“e-IDentify yourself” OeNPAY Electronic Identity Challenge: An interview with the winner


The jury selected Karen Schwien as the winner of the “e-IDentify yourself” OeNPAY Electronic Identity Challenge. Her idea of a secure, modular metaverse identity stood out from the other 156 entries and was honored with EUR 3,000 in prize money. In this interview, the winner talks about her motives and presents her idea.

The winning idea in a nutshell

The use case would provide users with a secure electronic identity in the metaverse or web3, but without them having to divulge too much personal information. Specifically, Karen proposes a modular eID solution: While it is a fully-fledged subjective digital identity, its scope is tailored to different contexts, so it does not necessarily point to a real person. This would go a long way towards enhancing individual user security and privacy in web3.

Interview with the winner, Karen Schwien

I think digital identities are a key future topic for two main reasons: They provide the foundation for secure and fair digital transactions, and they allow people to experiment in the digital realm and create different identities for different contexts.

I am fascinated by digital innovation, and the metaverse has been all the buzz since Mark Zuckerberg’s presentation. So I have been paying increasing attention to the metaverse and web3. This field of application is especially exciting for eID solutions, as it opens up many new opportunities. For instance, protecting your online identity is essential when handling crypto assets, which may continue to play a significant role in web3. In my academic work, I focus on subjective identities in the digital sphere. Ensuring security is one aspect, experimenting and playing around is another. I have been very much inspired by the book Coming of Age in Second Life, which describes what matters to people in 3D worlds, how they reinvent themselves and how analog and digital identities influence each other.

I am fascinated by digital innovation and communicate about it with other people on different networks. I have been able to pursue this fascination in my professional life, too, first as an IT consultant and now in a project on platform-based online work. Digital identity has come up as an issue time and again, for instance in connection with cybercrime and hate speech on social media, privacy, efforts to simplify transactions, identity verification and the creation of new identities, e.g. in gaming.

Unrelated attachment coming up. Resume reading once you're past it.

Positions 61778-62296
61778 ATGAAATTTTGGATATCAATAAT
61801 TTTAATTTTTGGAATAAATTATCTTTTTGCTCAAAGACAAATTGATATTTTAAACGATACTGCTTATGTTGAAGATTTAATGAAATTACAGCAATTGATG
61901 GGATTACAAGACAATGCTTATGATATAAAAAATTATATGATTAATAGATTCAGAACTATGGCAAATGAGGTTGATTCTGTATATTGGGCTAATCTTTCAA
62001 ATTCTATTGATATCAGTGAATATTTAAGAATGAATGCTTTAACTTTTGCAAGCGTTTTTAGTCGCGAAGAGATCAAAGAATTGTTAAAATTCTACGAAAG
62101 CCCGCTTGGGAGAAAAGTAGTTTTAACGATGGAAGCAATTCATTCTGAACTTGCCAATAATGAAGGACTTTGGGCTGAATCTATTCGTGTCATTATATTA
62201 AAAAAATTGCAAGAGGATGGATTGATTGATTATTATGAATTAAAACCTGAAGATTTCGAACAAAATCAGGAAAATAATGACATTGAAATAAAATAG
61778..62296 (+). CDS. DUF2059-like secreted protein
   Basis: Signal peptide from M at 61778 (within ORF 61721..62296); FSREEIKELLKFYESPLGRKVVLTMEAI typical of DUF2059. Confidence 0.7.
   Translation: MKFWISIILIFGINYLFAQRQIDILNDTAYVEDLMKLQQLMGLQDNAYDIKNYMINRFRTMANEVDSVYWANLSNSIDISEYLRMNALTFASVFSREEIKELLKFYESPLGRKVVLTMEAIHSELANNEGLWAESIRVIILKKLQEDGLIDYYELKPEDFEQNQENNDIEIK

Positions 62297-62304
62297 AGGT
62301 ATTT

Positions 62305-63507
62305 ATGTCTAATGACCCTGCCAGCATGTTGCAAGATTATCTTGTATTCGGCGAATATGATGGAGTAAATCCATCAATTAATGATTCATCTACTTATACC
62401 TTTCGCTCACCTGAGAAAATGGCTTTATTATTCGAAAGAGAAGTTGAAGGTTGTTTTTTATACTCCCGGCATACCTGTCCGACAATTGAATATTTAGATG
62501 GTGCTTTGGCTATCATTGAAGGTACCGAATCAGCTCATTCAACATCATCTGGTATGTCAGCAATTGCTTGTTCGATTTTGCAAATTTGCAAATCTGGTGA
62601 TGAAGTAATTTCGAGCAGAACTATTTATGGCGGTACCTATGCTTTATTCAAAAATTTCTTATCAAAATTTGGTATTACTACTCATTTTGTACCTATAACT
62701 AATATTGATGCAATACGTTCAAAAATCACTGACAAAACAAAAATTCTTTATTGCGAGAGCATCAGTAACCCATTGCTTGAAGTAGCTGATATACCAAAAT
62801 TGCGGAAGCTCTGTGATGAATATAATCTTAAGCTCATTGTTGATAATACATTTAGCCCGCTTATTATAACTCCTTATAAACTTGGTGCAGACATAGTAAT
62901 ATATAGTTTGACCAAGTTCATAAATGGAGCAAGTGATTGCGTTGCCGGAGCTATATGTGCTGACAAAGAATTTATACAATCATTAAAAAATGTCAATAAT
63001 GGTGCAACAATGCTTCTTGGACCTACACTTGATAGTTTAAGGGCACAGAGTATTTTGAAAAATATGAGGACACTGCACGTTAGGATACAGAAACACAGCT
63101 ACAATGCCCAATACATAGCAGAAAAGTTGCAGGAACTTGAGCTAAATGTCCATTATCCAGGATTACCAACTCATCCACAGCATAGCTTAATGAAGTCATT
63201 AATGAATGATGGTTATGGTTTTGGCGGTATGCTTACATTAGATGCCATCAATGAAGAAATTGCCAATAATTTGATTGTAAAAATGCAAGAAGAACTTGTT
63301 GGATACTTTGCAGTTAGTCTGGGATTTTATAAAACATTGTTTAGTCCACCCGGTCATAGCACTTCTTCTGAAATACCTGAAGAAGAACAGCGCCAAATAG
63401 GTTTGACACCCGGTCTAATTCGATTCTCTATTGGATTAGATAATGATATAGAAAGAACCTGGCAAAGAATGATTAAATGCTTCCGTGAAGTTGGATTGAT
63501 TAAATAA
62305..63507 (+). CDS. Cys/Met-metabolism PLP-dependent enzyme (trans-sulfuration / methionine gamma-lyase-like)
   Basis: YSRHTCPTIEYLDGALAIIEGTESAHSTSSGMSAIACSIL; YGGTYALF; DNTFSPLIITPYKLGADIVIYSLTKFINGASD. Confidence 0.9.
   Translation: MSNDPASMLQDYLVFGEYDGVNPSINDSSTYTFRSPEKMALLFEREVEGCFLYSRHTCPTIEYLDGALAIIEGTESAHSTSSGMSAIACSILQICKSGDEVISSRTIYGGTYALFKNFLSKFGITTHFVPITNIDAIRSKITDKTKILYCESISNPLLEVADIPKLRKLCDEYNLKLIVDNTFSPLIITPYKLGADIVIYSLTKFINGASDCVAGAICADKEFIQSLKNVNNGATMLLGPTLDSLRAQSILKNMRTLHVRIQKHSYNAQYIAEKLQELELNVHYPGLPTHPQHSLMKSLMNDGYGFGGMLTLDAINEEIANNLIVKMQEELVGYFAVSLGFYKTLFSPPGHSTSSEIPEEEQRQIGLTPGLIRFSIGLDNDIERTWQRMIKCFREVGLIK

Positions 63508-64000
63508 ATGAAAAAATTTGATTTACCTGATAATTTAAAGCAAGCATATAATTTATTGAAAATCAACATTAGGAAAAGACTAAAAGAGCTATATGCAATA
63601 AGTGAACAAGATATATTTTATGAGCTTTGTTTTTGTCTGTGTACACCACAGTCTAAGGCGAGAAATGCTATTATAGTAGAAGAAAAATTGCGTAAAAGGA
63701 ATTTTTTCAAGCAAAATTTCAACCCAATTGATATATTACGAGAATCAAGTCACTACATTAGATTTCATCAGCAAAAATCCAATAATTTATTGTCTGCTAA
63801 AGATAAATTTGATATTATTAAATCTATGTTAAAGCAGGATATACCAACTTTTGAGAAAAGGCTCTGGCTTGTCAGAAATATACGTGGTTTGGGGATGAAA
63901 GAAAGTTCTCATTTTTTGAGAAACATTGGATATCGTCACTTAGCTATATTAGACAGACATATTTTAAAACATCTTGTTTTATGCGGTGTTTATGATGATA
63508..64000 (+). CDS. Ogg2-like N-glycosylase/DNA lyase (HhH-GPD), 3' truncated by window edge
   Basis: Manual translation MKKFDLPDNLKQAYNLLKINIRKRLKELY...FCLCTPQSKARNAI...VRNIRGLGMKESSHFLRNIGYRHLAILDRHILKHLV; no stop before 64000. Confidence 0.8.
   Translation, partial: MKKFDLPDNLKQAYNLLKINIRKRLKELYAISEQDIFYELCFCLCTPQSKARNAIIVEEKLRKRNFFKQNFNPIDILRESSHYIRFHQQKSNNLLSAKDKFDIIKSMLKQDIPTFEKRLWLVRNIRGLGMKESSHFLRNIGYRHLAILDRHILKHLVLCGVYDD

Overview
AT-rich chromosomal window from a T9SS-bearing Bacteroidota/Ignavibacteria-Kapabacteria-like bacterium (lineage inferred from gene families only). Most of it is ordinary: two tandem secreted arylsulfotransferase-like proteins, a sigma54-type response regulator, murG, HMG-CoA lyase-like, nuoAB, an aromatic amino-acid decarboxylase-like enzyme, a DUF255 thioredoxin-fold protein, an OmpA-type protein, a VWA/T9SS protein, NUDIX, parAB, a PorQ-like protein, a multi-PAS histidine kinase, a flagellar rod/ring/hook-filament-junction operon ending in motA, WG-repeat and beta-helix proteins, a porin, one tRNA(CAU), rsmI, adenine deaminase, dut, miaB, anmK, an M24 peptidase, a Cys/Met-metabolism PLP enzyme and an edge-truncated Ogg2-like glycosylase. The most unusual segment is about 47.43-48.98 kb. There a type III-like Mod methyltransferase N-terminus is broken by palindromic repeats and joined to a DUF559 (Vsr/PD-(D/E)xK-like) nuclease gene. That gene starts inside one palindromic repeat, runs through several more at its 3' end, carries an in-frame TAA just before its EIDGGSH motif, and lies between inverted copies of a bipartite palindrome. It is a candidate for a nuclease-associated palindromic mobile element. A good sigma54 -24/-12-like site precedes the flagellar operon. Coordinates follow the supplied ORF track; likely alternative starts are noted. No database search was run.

The metaverse opens up an enormous space for new ideas. Co-creating the future of this digital world is especially fascinating to me. On the one hand, it offers advantages in that it facilitates online communication that encompasses body language or in that it provides new venues to meet, communicate and work together for people who never would have met otherwise, and other opportunities that the web 2.0 and the analog world just do not offer. On the other hand, this world can also give rise to negative effects: crime and areas of legal vacuum, high energy consumption and the associated environmental problems. Right now, we cannot tell whether the advantages will outweigh the disadvantages.

I work as a research associate for the Crowdwork project and at the professorship for vocational and occupational education at Helmut Schmidt University. After completing my studies in business administration and business psychology, I worked as a change management consultant in the IT sector.

All submitted ideas for the “e-IDentifizere dich!” – OeNPAY Electronic Identity Challenge can be found here.

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